She's the billionaire you've probably never heard of - and the source of her wealth is sitting in your hand.
Zhou Qunfei, the world's richest self-made woman, has built an empire on the glass screens used to make Apple and Samsung smartphones, along with laptops and tablets, reports news.com.au.
With 32 factories and 90,000 employees, her products are shipped all over the globe, and she boasts a net worth of $13.5 billion ($US10.6 billion), according to the Bloomberg Billionaires Index.
But things could have turned out very differently for the 47-year-old entrepreneur, who grew up in a poor village in central China and had to drop out of high school to support her family.
After dreaming of becoming a fashion designer, the young Zhou was a high-achiever in the classroom, but left to work in a factory at the age of 16.
"I worked from 8am to 12am, and sometimes until 2am," she told the New York Times in a rare interview.
"There were no shifts, just a few dozen people, and we all polished glass. I didn't enjoy it."
Earning the equivalent of $US1 a day, she grew tired of the monotonous and underpaid work, then took the bold step of writing to her boss to complain - and offer her resignation.
It would prove a fortuitous move, as the factory's chief executive opted to promote Zhou,
rather than letting her go, the
The determined young woman spent several years climbing the career ladder while honing her skills and understanding of glass manufacturing, forging the beginnings of her reputation as a hands-on manager.
When she had garnered as much knowledge as possible, Zhou struck out on her own, setting up what would become the market-dominating company that would make her rich, Lens Technology.
It was 1993 and China was about to enter the post-Communist boom, when Zhou banded together with family members to invest $US3000 in a small glass polishing factory next door to her former employer.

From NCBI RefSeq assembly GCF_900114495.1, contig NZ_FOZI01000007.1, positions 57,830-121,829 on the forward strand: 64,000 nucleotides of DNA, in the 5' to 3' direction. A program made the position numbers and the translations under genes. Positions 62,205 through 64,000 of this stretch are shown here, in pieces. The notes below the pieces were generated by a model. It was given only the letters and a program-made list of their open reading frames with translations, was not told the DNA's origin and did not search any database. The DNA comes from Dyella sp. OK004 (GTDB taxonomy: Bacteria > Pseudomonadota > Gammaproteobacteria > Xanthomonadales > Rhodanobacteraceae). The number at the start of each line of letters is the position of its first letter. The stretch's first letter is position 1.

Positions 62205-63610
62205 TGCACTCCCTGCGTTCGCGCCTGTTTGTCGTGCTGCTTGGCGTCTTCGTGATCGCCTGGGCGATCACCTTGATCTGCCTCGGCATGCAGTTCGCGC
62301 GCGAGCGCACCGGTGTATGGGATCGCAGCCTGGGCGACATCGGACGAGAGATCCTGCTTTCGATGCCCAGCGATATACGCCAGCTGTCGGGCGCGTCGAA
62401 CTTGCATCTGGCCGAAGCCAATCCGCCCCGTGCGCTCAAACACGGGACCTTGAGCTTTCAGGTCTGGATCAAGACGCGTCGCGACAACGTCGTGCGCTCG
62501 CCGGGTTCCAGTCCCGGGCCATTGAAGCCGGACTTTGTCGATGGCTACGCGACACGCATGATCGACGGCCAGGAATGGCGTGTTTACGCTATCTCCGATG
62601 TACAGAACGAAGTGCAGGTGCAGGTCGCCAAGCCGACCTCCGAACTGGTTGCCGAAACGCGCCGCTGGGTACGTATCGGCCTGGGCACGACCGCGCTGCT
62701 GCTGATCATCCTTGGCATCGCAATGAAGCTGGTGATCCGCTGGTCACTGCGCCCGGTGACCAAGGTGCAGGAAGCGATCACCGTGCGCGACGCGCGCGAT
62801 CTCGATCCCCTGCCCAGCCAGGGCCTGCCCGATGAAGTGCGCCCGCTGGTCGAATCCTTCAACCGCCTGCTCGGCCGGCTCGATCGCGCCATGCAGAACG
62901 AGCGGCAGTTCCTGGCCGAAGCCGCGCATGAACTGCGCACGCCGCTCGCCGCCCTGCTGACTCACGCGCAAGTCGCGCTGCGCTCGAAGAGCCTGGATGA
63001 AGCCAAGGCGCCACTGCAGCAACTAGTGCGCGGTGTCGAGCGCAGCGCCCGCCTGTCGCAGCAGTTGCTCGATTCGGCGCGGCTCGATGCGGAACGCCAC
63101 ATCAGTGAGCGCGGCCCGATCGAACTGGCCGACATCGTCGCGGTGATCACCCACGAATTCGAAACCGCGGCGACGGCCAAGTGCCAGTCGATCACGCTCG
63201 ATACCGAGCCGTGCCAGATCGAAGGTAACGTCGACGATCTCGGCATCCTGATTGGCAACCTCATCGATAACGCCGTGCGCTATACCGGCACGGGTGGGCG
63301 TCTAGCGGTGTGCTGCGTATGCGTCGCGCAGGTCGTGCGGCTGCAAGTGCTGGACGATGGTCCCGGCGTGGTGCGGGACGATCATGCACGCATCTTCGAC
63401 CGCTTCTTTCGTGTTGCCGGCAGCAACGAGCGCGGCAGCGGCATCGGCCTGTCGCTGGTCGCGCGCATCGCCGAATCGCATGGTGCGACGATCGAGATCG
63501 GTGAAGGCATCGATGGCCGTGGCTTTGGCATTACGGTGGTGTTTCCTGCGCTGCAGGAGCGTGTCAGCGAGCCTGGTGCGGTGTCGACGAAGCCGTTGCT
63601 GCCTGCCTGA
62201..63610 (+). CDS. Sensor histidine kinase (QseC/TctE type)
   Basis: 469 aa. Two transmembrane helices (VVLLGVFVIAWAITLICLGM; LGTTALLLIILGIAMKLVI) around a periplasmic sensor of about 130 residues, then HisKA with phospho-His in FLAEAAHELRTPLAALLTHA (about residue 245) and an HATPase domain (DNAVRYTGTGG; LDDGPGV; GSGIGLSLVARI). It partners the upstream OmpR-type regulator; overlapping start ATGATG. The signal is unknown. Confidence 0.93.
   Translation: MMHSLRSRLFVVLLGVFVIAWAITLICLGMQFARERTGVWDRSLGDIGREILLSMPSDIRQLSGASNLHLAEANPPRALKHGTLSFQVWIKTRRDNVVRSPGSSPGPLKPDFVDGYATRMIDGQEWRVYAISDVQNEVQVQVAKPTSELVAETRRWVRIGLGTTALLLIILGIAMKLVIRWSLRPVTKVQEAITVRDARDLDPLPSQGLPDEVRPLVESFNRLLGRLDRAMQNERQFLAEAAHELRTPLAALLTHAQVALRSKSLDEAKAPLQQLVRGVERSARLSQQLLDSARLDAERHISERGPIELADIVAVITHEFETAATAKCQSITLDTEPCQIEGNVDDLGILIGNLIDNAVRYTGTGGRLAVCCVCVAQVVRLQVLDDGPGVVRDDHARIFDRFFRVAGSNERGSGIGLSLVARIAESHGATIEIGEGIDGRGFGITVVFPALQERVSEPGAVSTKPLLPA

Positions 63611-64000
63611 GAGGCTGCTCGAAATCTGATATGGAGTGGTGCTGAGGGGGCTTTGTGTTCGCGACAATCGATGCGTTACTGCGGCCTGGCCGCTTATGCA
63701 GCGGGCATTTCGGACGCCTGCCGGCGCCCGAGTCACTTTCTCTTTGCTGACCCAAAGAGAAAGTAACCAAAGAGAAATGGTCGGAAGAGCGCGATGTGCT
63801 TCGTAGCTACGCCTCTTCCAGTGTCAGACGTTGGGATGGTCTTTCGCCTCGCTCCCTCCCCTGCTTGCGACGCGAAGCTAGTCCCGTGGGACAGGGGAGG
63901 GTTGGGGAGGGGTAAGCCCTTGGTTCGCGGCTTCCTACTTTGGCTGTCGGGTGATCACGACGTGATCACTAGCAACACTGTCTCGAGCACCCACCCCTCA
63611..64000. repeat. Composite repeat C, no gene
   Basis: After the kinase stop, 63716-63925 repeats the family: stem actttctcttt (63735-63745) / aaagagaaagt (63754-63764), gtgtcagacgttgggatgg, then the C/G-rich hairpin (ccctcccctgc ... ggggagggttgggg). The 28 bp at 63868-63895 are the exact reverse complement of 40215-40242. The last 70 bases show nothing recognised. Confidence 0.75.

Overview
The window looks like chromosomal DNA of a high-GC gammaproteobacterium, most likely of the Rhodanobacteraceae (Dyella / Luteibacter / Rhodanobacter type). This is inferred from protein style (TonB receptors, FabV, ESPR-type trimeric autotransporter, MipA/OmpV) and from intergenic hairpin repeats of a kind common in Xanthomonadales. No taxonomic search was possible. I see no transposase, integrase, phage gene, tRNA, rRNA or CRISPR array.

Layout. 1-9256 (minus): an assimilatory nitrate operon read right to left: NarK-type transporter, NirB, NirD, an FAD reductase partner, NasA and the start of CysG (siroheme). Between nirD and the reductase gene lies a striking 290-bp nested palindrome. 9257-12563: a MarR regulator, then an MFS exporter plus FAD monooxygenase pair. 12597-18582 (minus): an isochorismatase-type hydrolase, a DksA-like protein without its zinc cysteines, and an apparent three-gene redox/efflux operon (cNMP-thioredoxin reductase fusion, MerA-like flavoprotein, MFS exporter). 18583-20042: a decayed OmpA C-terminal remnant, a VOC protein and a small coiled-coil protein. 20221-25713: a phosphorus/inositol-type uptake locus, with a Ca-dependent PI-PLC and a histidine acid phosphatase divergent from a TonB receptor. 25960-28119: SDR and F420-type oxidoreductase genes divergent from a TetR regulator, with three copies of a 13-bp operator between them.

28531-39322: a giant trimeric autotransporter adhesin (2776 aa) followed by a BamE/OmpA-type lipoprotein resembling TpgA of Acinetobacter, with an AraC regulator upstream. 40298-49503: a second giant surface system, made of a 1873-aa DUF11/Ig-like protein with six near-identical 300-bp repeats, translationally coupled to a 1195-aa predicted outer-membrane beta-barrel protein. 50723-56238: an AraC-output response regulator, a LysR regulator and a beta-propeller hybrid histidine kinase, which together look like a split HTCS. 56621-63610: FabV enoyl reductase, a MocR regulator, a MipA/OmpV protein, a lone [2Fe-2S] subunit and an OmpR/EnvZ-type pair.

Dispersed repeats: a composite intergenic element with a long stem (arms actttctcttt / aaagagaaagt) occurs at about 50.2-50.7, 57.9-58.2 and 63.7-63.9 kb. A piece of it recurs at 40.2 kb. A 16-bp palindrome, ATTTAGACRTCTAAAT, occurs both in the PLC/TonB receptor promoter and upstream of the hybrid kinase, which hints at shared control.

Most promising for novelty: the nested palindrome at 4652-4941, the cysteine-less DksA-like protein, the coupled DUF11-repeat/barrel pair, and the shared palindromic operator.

Originally, the company made glass for watches, but would be propelled into a much more lucrative sphere by an invention that promised to revolutionise the way people communicate: the smart phone.
Lens Technology was enlisted by Motorola to design a scratch-resistant glass display for a model it was working on in 2003, the Razr V3.
Then, Apple released the iPhone in 2007 - and took the company on as its supplier. It has grown steadily but quietly, until floating on the Chinese share market in 2015, when
attention was finally drawn to the notoriously private, modest woman behind the scenes.
Zhou is said to be so devoted to quality control at her factories that she often sleeps in a poky, on-site apartment tucked away behind her office.
Churning out millions of sheets of glass that have been ground and polished to a fraction of a millimetre thickness, then treated in a bath of potassium ion to ensure they withstand the knocks and bumps of smartphone life, requires a fastidious attention to detail.
Employees know that she could turn up at any time on the factory floor, rolling up her sleeves and working alongside them - or checking their work.